After only a year, task force executive director Lamothe resigned under pressure from his board of directors. One private group pulled its grant money. Others soon followed, causing a domino effect that could not be stopped. "With all the groups withdrawing their promised support, the staff tried to be creative," says Max Massac, former president of the task force's board. "That led them to use grant money earmarked for the purchase of property to purchase security doors, for example. That got us into trouble with the way finances were managed." (Lamothe could not be reached for comment for this story.)
In 1993 the federal Department of Health and Human Services demanded the repayment of more than $200,000 in "disallowed" expenditures. The task force never paid; instead it disbanded, leaving the water bills to pile up and the few remaining tenants, like Bien-Aime, to fend for themselves.
"Everything was wrong about the place from the beginning," he says. "The planning was wrong; the rents were too high for a place like this. I paid as much per square foot for my store as I would pay downtown ($450 per month for 150 square feet). Nobody can survive on that kind of rent, especially people starting out in business. It was bad planning."
Indeed, Bien-Aime would not have survived if it hadn't been for his stable second job: For the past seventeen years he has advised Miami-Dade Community College students about financial aid possibilities. The $250 daily gross at the ice cream shop (up to $500 on a good Saturday) is only a supplement to his income. "I did not have to take money out to pay my rent, so the business grew," he says. "If I had to pay my bills exclusively out of my business, I'd have been out like the rest of them."
The only remaining tenants are a woman who sells native jewelry, clothes, and art in the cavernous atrium ("She's only open on days when she feels like it," Bien-Aime snipes), and the Libreri Mapou bookstore, whose owner Jan Mapou countered the marketplace's decline by transforming his tiny shop into more of a general store. Alongside his hard-to-find Haitian books he sells records, cigars, and concert tickets. He'll even help customers with their tax returns, for a price.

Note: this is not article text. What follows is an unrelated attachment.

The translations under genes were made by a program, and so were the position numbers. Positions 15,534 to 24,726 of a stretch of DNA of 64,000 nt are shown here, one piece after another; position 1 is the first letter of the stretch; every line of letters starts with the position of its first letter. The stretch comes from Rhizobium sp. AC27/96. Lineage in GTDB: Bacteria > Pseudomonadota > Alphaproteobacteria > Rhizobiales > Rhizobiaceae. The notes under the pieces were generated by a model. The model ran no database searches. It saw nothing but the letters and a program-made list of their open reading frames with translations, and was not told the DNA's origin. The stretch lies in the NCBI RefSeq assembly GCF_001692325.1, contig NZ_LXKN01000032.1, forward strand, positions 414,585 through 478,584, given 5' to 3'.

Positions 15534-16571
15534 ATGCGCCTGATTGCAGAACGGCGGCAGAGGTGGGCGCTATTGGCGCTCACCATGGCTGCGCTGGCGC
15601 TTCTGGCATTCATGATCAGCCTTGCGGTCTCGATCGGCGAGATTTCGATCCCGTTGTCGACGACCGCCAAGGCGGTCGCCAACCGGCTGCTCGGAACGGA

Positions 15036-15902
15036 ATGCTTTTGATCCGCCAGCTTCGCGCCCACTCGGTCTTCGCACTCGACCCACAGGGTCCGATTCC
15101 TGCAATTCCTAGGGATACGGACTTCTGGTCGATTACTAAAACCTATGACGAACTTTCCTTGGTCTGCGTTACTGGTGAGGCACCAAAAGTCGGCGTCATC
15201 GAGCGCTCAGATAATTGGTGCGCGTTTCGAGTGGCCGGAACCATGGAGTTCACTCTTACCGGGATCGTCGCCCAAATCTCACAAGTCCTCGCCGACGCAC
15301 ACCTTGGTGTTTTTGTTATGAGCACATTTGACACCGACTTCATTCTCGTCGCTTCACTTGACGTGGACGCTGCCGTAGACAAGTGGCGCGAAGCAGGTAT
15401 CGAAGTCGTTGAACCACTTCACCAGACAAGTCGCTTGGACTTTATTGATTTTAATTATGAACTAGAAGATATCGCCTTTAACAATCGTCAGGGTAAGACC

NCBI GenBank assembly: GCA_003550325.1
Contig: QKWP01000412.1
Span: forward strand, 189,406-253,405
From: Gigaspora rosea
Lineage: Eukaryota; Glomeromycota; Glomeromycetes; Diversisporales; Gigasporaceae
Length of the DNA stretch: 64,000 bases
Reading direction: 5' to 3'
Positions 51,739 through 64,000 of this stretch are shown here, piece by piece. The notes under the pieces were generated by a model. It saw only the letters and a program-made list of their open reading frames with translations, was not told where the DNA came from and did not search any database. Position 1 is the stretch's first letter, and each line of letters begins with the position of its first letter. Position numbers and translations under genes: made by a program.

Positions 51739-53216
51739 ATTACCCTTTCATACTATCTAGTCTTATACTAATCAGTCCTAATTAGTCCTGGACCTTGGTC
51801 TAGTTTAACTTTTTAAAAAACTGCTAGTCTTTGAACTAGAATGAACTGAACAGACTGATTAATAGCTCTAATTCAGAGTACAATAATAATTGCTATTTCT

The fallout from the market's failure has been especially cruel to Leaman Bien-Aime. Last month the state Division of Hotels and Restaurants ordered him to shut down, labeling his shop "a severe and immediate threat to public health, safety, and welfare" because he was selling food out of a store that lacked running water. Bien-Aime argued that the entire building had lacked running water for four years -- ever since the task force failed to pay several thousand dollars in water bills. Even so, he asserted, he compensated for the dry faucets by trekking in thirteen gallons of water a day, filled from a spigot at his own house.
His arguments were not persuasive. But had the state not stepped in, the shop would still have faced a bleak future. The entire Caribbean Marketplace will soon close, possibly as early as next week. A complaint was filed by the City of Miami, which is seeking to seize the property in order to recover a $150,000 loan to the task force; a hearing on a request for summary judgment is set for December 19. Deanna Gross Rasco, an assistant city attorney who specializes in foreclosures, predicts the court will rule in the city's favor. If she is right, a clerk of the court will assign a sale date to the project, at which time it will be put up for public auction.
Bien-Aime intends to be at the hearing. "I was there for the beginning. I want to be there at the end," he reasons. "I love this place. I still think with the right management it can be a good place. It can be made into what it was supposed to be."
He won't be sticking around, though. "No. I have too many good ideas for my business to stay here," he boasts. "I'm seeing Publix and Winn-Dixie selling my ice cream. And new shops on South Beach and in Coconut Grove. My base will always be here, in Little Haiti, because I am not going to abandon my community. But I need more space."
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The winter sun has set before the marketplace can close for the night. A straggler or two drifts in and out of the bookstore. A few dim overhead bulbs flicker on. Outside, darkness covers the gingerbread trim with gloom.
"I knew when I started at the marketplace that it was a bad idea, with bad planning and no support from the community, but I took a chance," Bien-Aime muses. "I believe in life that one must take a chance. That is what we all did when we came here on a boat. The boat could have sunk, but it didn't. We were the lucky ones and we made it here."
He looks at his old shop, the price board still advertising $1.50 cones and a handmade sign still claiming, in Haitian Creole, that there is nothing God can't do. Bien-Aime says he's looking to purchase the building next door. "I still take a chance," he declares.